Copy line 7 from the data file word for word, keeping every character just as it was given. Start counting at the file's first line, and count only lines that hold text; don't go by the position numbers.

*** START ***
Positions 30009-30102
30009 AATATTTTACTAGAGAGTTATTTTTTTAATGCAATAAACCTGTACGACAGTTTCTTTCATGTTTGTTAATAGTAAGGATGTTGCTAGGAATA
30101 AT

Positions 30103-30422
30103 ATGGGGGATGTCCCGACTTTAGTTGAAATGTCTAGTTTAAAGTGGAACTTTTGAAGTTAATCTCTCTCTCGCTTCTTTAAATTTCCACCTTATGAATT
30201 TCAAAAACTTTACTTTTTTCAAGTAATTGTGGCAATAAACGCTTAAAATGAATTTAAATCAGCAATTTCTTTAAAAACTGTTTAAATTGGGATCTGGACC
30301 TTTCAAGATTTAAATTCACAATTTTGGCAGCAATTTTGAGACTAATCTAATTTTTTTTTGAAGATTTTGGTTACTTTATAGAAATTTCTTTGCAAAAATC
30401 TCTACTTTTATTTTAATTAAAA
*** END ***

30301 TTTCAAGATTTAAATTCACAATTTTGGCAGCAATTTTGAGACTAATCTAATTTTTTTTTGAAGATTTTGGTTACTTTATAGAAATTTCTTTGCAAAAATC